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On Demand: Unified Access, K12 BYOD & Connected Mobile Experiences

Did you know that we now have a new webinar portal that holds registration pages for upcoming webinars AND on demand links for any webinars you missed all in ONE place?

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Attention Agencies – It’s Time to Enable Your Mobile Workforce

I am drafting this blog on my laptop, sitting in the Embassy Suites lounge in Raleigh, North Carolina, enjoying the complimentary breakfast buffet. I share this not to disclose my breakfast habits, nor my whereabouts but to illustrate that we are relying more and more on mobile devices to keep us connected, both professionally and personally. In fact analysts predict that by the end of 2013, 80 percent of companies will allow BYOD (bring your own device) for employees.

As today’s workers embrace mobility, they have expectations that their experience outside of the office should mirror their experience inside the office.  With mobility trends like telework and BYOD on the rise, it’s important that government organizations stay ahead of technology trends to better deliver their employees with the right tools that allow them to collaborate from anywhere at any time.   Read More »

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Rethinking the Mobile Workplace with BYOD

Providing the Freedom Employees Need, Without Compromises

BYOD continues to get headlines, as organizations look for ways to help users work the way they want, when and where they want—with the device they choose. Ultimately, mobility is more than BYOD. At Cisco, we believe work is a verb, not a place you go to – we provide the flexibility for our employees to work remote.

Sheila Jordan (@CiscoSheila), Cisco’s Senior Vice President of IT Collaboration, pointed out in this piece in Computerworld that cost savings are important, but the real benefits are “fostering collaboration, building employee morale, and creating an environment that is attractive to millennials.” Read More »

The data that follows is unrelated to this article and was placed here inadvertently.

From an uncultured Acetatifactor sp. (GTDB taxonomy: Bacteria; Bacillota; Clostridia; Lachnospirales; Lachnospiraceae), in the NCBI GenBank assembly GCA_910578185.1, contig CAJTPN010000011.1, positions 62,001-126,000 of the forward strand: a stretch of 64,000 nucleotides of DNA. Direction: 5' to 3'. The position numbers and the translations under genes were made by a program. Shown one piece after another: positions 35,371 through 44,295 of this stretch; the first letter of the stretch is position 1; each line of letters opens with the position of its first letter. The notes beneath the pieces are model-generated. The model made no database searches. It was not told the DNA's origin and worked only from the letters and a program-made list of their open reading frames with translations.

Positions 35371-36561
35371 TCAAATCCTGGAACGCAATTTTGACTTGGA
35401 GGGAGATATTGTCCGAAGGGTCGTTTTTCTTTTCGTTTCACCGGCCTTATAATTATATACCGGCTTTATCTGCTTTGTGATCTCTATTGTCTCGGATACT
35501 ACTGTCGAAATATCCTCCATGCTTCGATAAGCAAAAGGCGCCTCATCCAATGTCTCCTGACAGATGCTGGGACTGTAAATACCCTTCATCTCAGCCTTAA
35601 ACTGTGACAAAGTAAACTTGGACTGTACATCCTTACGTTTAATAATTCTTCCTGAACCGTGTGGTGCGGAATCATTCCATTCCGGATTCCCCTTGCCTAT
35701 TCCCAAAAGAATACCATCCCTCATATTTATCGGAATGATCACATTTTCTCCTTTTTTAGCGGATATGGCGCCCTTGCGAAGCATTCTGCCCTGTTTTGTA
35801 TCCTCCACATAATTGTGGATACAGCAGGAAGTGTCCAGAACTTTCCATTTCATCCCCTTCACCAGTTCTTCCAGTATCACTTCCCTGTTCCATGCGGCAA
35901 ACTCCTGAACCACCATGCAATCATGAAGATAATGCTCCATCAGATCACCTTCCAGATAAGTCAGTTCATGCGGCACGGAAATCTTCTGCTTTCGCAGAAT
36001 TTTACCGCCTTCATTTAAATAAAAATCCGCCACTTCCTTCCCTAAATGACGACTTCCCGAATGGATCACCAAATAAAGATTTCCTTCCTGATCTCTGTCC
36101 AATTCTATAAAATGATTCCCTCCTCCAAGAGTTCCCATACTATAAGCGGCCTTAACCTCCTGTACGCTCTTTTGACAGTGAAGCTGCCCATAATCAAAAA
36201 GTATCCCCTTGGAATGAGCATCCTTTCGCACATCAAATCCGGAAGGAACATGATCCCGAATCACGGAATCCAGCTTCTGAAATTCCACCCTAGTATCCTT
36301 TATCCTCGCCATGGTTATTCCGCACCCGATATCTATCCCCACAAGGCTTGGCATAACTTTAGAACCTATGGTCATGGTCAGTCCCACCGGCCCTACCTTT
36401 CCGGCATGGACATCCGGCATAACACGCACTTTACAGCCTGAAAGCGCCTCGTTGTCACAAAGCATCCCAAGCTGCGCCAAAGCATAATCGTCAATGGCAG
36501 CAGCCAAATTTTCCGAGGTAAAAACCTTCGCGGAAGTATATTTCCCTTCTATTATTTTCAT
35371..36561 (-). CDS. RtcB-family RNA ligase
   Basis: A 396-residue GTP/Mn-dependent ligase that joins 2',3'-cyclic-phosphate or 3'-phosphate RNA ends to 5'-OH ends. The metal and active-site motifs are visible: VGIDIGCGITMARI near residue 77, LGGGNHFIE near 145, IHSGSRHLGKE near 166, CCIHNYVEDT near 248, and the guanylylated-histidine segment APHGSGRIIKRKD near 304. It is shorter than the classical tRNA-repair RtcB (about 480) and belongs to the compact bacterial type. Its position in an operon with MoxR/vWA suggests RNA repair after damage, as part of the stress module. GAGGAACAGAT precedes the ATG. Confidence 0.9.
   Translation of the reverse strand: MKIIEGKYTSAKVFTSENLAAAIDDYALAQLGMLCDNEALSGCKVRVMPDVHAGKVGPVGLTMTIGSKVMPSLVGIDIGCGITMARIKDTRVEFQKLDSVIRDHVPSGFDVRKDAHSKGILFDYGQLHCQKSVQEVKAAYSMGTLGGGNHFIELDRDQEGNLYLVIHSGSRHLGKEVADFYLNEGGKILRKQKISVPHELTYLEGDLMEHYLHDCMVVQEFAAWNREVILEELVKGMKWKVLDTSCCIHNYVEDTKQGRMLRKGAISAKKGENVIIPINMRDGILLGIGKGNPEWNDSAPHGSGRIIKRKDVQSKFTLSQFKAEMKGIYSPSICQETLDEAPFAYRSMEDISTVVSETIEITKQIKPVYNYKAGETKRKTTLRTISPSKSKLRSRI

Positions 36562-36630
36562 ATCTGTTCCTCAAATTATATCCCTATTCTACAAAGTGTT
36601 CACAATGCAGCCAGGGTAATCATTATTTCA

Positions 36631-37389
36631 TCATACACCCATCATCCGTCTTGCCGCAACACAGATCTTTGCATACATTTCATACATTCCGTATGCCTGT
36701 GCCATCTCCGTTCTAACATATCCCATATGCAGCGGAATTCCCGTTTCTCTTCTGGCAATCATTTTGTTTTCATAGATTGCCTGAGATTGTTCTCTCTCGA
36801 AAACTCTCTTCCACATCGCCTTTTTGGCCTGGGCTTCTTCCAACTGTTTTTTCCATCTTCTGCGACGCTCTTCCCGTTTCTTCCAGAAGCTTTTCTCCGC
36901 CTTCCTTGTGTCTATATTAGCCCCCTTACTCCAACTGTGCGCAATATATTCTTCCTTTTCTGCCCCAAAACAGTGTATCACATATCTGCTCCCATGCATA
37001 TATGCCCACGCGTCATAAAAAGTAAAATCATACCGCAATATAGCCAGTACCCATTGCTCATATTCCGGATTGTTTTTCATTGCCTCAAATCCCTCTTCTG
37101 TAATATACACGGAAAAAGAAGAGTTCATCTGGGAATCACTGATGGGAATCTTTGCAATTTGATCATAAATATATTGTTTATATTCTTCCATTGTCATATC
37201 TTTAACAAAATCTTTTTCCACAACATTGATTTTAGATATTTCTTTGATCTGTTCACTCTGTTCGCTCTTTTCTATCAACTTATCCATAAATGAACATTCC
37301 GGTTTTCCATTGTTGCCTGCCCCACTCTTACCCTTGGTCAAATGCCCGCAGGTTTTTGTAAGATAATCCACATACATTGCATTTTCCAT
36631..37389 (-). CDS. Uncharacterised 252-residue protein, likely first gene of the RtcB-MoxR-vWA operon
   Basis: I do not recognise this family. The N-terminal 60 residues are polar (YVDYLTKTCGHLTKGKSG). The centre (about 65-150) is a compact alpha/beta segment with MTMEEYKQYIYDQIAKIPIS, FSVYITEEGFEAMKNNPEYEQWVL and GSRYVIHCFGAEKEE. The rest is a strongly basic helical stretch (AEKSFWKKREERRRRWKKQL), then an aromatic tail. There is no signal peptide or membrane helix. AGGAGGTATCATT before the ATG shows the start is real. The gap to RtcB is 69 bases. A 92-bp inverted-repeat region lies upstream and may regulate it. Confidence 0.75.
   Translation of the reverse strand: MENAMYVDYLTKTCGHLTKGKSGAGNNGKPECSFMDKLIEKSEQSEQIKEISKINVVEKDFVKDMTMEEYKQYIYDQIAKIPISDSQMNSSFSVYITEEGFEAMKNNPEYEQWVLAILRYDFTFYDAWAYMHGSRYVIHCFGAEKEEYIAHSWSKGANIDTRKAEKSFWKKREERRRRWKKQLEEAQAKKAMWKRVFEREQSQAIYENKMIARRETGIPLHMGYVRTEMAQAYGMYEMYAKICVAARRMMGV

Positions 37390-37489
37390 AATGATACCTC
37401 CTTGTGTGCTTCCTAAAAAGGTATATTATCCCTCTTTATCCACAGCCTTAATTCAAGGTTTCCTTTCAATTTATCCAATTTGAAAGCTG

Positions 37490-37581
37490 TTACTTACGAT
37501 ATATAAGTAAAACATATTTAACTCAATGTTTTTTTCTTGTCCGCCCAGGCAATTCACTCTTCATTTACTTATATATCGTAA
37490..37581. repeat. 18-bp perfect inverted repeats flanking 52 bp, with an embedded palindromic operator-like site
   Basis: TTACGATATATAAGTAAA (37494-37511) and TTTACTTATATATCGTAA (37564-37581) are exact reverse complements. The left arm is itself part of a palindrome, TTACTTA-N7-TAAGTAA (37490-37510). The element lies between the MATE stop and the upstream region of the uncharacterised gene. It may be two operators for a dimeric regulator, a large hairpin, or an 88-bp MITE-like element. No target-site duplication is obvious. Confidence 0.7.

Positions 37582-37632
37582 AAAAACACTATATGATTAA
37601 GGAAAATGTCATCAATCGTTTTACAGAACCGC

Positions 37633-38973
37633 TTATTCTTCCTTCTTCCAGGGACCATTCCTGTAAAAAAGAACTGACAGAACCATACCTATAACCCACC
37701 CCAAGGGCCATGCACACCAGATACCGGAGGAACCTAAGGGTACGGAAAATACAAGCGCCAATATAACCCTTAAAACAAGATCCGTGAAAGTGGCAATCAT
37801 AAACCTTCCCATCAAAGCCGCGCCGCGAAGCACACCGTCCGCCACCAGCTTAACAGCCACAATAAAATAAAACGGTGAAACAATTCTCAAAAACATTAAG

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Napkins, Toolboxes, and IT..

What do these three things have in common? For Lone Star College System (LSCS), the fastest growing community college in the U.S., these items helped build a whole new technology foundation.

While at a higher-education conference, CIO of LSCS, Link Alander, and former VP of data center virtualization at Presidio, Steve Kaplan, began hashing out what it would take to deliver the best computing experience—on a napkin. They jotted down all the ways technology could deliver a customizable, optimal, and educational platform to students and faculty.

The vision was a toolbox, not just any one tool: an entire resource pool for professors to contribute to -- and students to pull from -- anytime, on any device, from anywhere.

Click here to read full story.

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The Mobile Paradox

Today’s world is characterized by what I call the “mobile explosion”—an environment defined by mobile cloud becoming a platform for delivering everything. It is a world of heterogeneous networks, licensed macro small cell networks, and unlicensed small cell networks (Wi-Fi for example), all seamlessly combined. In this world, however, I believe we are facing a mobile paradox: on the one hand, there is a staggering demand for data from our smartphones, tablets, and other connected devices; on the other hand, the telecommunications industry is grappling with business and monetization challenges around profitability, how to build up these networks fast enough, and competition from over-the-top (OTT) operators.  But, operators are struggling with building the business case and understanding how to make Wi-Fi pay.

The much quoted Cisco Visual Networking Index (VNI) predicts that global mobile data traffic will increase 13-fold from 2012 to 2017, reaching 11.2 exabytes per month. In parallel, the use of unlicensed small cell networks (Wi-Fi) for Internet access is exploding as more mobile devices are Wi-Fi-enabled, the number of public hotspots expands, and user acceptance grows. Until recently, most technologists and mobile industry executives viewed Wi-Fi as the “poor cousin” to licensed mobile communications.  And they most certainly never saw any role for Wi-Fi in mobile networks or their business. The explosion of mobile data traffic has changed all of that. Most mobile operators now realize that offloading data traffic to Wi-Fi can, and must, play a significant role in helping them avoid clogged networks and unhappy customers.

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In the “Business Models and Monetization Video” in Big Thinkers in Small Cells, my colleagues and I discuss revenue opportunities and challenges mobile operators face today with small cells, both licensed and unlicensed. Mobile operators Read More »

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